• Emerg Med Australas · Feb 2024

    Infectious and sepsis presentations to, and hospital admissions from emergency departments in Victoria, Australia.

    • Nathaniel Flacks, Catherine Martin, Danny Liew, Katie Walker, and Daryl Jones.
    • Department of Epidemiology and Preventive Medicine, School of Public Health and Preventive Medicine, Monash University, Melbourne, Victoria, Australia.
    • Emerg Med Australas. 2024 Feb 27.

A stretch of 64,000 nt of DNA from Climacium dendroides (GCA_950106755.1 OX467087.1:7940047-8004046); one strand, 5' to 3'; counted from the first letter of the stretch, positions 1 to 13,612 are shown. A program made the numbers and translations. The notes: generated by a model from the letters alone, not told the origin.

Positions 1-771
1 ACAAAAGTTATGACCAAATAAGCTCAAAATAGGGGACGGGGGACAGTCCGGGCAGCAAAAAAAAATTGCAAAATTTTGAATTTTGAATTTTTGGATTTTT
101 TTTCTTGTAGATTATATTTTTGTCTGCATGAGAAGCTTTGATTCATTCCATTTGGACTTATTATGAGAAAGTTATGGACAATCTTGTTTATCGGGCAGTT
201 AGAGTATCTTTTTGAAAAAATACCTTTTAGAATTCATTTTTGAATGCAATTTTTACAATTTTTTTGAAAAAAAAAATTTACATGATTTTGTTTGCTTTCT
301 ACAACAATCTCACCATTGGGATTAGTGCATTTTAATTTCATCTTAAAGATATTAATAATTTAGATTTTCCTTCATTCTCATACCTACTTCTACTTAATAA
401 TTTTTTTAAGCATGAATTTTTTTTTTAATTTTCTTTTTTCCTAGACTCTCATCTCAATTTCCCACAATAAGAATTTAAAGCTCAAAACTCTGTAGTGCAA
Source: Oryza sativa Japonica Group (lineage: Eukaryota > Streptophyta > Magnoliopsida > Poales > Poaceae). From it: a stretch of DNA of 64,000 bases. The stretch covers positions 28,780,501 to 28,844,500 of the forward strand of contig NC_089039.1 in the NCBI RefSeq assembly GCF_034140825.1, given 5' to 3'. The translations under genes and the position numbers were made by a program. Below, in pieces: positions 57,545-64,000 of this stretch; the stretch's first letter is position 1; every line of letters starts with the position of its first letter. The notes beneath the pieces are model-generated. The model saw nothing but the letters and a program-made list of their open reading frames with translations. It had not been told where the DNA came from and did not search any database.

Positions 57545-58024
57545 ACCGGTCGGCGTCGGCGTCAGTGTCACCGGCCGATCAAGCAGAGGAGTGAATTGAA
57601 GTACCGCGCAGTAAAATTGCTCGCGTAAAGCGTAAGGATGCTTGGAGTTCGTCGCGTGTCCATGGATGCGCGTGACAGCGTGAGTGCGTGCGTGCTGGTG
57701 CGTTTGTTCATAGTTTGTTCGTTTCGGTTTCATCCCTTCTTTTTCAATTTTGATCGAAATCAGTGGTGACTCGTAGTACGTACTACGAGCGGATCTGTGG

ObjectiveTo investigate the frequency and outcomes of adult infectious and sepsis presentations to, and hospital admissions from, Emergency Departments (EDs) in Victoria, Australia.MethodsRetrospective cohort study using the Victorian Emergency Minimum Dataset and Victorian Admitted Episodes Dataset. We included adults (age ≥ 18 years) presenting to an ED, or admitted to hospital from ED in Victoria between July 2017 and June 2018. One-year mortality was analysed until June 2019 using the Victorian Death Index, and ICD-10 coding was used to identify cases.ResultsAmong 1.28 million ED presentations over 1 year, 12.00% and 0.45% were coded with infectious and sepsis diagnoses, respectively. Despite having lower triage categories, patients with infections were more likely to be admitted to hospital (50.4% vs 44.9%), but not directly to ICU (0.8%). Patients coded with sepsis were assigned higher triage categories and required hospital admission much more frequently (96.4% vs 44.9%), including to ICU (15.9% vs 0.8%). Patients presenting with infections and sepsis had increased risk of 1-year mortality (adjusted hazard ratio 1.44 and 4.13, respectively). Of the 648 280 hospital admissions from the ED, infection and sepsis were coded in 23.69% and 2.66%, respectively, and the adjusted odds ratio for 1-year mortality were 1.64 and 4.79, respectively.ConclusionsInfections and sepsis are common causes of presentation to, and admission from the ED in Victoria. Such patients experience higher mortality than non-infectious patients, even after adjusting for age. There is a need to identify modifiable factors contributing to these outcomes.© 2024 The Authors. Emergency Medicine Australasia published by John Wiley & Sons Australia, Ltd on behalf of Australasian College for Emergency Medicine.

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